Professional Doctorate in Educational Leadership (ProDEL)
School of Education
Liliana E. Castrellón
Predominately White Institutions, Internship, Social Capital, Unemployment and Underemployment, Diversity, Equity, Inclusion
This qualitative study aimed to investigate the significance of the Minority Professional Development Internship Program at a Predominately White Institution (PWI) of higher learning in southwestern Pennsylvania. The program was developed because many PWIs struggle to attract, recruit, and retain African Americans/Black and historically marginalized community members to lead their institutions in curriculum development, mentoring, recruitment, and governance (Reyes & Rios, 2005). Other research studies on African American/Black administrators’ lack of representation at PWIs attributed systemic barriers impeding their recruitment and advancement (Jones, 2007; Perna et al., 2007). Furthermore, Levin et al. (2013) suggest minimal progress in hiring African American/Black male administrators at PWIs of higher learning has been made, failing to keep pace with the increasing number of African American students matriculating at those institutions.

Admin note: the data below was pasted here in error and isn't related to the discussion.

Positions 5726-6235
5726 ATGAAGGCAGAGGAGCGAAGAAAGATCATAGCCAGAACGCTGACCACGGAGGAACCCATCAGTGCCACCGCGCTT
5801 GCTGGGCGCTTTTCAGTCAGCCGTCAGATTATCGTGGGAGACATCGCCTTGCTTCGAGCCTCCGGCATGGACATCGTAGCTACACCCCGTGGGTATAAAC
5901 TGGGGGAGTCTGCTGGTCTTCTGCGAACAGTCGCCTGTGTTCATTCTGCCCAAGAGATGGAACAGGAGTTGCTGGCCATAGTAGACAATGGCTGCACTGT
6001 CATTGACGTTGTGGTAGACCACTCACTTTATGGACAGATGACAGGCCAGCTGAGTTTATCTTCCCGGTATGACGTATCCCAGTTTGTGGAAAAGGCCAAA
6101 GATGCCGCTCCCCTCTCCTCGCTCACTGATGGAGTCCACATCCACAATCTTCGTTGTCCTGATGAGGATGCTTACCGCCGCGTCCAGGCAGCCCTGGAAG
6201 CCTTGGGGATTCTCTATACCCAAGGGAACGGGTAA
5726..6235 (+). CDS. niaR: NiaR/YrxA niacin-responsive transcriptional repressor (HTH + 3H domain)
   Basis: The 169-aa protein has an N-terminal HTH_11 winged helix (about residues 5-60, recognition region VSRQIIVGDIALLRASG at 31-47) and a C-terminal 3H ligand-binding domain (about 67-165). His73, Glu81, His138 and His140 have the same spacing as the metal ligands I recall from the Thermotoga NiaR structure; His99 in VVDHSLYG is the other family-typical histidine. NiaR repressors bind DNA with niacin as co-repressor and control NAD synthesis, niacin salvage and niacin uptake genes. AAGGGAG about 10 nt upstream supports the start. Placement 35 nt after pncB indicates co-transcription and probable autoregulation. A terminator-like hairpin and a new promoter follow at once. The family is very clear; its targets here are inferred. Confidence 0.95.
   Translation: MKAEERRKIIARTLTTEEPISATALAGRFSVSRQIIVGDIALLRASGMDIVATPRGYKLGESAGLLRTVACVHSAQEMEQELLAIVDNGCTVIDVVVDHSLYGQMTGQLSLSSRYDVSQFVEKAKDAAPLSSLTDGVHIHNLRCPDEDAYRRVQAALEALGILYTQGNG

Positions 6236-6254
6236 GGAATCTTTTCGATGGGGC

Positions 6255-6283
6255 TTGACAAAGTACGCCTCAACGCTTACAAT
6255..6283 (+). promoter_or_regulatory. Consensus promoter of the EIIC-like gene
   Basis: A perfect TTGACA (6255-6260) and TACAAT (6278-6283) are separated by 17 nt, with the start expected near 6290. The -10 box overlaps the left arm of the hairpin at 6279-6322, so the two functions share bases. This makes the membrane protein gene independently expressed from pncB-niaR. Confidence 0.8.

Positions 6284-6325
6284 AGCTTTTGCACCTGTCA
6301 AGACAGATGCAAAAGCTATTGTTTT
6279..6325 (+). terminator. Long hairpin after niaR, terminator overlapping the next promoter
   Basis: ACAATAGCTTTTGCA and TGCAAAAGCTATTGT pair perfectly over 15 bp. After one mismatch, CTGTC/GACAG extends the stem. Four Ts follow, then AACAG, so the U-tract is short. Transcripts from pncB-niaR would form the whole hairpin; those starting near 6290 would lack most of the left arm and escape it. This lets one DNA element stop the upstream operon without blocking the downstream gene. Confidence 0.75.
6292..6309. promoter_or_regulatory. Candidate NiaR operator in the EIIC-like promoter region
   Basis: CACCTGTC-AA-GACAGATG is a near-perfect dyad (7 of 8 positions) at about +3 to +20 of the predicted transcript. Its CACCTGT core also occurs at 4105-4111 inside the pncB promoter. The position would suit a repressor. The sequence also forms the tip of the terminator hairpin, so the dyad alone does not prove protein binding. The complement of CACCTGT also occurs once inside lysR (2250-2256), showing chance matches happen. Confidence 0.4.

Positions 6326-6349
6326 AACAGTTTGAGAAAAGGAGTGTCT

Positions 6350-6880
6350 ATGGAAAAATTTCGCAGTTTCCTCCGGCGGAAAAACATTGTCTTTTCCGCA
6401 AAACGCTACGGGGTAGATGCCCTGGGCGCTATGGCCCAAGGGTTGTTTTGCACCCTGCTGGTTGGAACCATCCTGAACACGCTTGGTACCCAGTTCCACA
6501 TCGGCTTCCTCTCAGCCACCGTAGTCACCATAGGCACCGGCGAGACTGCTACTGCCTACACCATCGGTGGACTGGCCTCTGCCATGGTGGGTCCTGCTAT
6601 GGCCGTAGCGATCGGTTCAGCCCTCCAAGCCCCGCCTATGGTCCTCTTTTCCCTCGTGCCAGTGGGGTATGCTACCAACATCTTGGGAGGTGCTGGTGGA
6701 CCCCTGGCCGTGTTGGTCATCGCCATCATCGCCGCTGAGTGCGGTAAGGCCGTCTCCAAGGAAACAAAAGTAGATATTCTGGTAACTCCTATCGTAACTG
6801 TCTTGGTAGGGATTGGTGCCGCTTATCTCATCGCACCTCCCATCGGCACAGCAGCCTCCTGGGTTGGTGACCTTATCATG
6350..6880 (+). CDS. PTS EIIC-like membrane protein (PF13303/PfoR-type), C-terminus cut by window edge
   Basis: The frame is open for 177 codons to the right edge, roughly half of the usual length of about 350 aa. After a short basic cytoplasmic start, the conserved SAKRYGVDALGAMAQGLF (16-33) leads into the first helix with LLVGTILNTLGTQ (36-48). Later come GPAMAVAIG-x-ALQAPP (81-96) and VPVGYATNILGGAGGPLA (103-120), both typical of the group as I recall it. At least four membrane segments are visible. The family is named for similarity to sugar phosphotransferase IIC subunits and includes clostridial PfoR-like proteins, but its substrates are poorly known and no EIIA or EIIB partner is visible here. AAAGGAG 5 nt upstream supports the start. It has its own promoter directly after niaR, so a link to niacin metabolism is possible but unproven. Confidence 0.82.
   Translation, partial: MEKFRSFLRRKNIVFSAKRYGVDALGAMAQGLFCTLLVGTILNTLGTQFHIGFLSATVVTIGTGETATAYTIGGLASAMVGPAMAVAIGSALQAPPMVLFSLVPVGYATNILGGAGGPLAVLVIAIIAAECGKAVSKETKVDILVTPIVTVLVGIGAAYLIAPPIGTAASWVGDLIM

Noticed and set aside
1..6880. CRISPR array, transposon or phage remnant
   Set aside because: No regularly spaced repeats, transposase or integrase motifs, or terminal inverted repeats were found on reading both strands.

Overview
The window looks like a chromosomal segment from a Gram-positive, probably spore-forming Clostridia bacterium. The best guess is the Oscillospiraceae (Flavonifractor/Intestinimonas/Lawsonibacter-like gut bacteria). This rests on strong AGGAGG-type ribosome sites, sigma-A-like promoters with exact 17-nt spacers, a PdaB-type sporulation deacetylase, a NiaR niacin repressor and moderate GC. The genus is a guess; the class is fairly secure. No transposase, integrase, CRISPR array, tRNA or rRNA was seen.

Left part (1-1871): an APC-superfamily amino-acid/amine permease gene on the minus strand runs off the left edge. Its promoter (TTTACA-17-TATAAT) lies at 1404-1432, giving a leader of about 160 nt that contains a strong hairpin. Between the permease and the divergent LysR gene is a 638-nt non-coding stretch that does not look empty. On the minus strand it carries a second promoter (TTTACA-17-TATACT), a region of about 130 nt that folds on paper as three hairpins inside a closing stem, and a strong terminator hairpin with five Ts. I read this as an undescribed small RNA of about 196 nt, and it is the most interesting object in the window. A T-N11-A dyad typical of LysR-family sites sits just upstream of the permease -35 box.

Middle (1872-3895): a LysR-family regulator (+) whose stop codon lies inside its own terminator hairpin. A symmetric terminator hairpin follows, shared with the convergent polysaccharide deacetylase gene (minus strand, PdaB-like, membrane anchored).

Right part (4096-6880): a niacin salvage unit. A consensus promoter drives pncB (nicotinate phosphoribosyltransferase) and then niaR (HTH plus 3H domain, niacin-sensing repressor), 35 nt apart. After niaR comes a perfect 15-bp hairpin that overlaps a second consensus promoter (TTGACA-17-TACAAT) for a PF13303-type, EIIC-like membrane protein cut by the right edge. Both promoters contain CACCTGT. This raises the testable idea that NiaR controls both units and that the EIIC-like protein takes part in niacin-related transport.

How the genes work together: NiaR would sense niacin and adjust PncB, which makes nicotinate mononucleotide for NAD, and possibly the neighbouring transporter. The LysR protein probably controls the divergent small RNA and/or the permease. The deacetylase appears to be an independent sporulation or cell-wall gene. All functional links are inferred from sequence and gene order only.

The study explored the five African American/Black men participants’ program and career experiences, including the systemic barriers they navigated to permanent employment at the university. The analysis of interview transcripts suggests that the university-sponsored and diversity-inspired initiative program’s goals and objectives were met, enabling the interns to obtain permanent employment. Each of the former interns offered recommendations for program improvement for future interns.
Bradford, M. (2023). THE SIGNIFICANCE OF A MINORITY PROFESSIONAL DEVELOPMENT INTERNSHIP PROGRAM: A CASE STUDY EVALUATION ON AFRICAN AMERICAN/BLACK MALES CAREER TRAJECTORY AT A PREDOMINATELY WHITE INSTITUTION (Doctoral dissertation, Duquesne University). Retrieved from https://dsc.duq.edu/etd/2176